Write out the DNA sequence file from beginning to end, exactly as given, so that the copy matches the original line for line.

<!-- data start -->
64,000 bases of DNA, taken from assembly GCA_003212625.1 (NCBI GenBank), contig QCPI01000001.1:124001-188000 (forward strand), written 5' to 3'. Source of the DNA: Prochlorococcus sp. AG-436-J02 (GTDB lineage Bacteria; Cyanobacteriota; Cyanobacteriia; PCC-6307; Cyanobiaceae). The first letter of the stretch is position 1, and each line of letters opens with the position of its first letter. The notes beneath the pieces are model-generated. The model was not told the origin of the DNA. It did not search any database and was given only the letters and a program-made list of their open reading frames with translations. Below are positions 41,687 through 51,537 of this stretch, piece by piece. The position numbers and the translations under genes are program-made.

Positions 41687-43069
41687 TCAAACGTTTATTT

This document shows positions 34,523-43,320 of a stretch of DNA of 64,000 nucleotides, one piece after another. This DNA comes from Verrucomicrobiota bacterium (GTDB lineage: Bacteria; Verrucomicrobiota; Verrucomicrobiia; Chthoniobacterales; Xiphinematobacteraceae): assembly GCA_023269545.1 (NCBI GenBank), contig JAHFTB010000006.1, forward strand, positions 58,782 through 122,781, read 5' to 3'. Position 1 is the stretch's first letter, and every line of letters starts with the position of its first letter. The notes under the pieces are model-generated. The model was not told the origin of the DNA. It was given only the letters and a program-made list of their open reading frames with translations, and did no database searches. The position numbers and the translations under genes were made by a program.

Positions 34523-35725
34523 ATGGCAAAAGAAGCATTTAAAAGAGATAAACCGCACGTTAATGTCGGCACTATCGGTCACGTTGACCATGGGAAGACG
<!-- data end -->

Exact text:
64,000 bases of DNA, taken from assembly GCA_003212625.1 (NCBI GenBank), contig QCPI01000001.1:124001-188000 (forward strand), written 5' to 3'. Source of the DNA: Prochlorococcus sp. AG-436-J02 (GTDB lineage Bacteria; Cyanobacteriota; Cyanobacteriia; PCC-6307; Cyanobiaceae). The first letter of the stretch is position 1, and each line of letters opens with the position of its first letter. The notes beneath the pieces are model-generated. The model was not told the origin of the DNA. It did not search any database and was given only the letters and a program-made list of their open reading frames with translations. Below are positions 41,687 through 51,537 of this stretch, piece by piece. The position numbers and the translations under genes are program-made.

Positions 41687-43069
41687 TCAAACGTTTATTT

This document shows positions 34,523-43,320 of a stretch of DNA of 64,000 nucleotides, one piece after another. This DNA comes from Verrucomicrobiota bacterium (GTDB lineage: Bacteria; Verrucomicrobiota; Verrucomicrobiia; Chthoniobacterales; Xiphinematobacteraceae): assembly GCA_023269545.1 (NCBI GenBank), contig JAHFTB010000006.1, forward strand, positions 58,782 through 122,781, read 5' to 3'. Position 1 is the stretch's first letter, and every line of letters starts with the position of its first letter. The notes under the pieces are model-generated. The model was not told the origin of the DNA. It was given only the letters and a program-made list of their open reading frames with translations, and did no database searches. The position numbers and the translations under genes were made by a program.

Positions 34523-35725
34523 ATGGCAAAAGAAGCATTTAAAAGAGATAAACCGCACGTTAATGTCGGCACTATCGGTCACGTTGACCATGGGAAGACG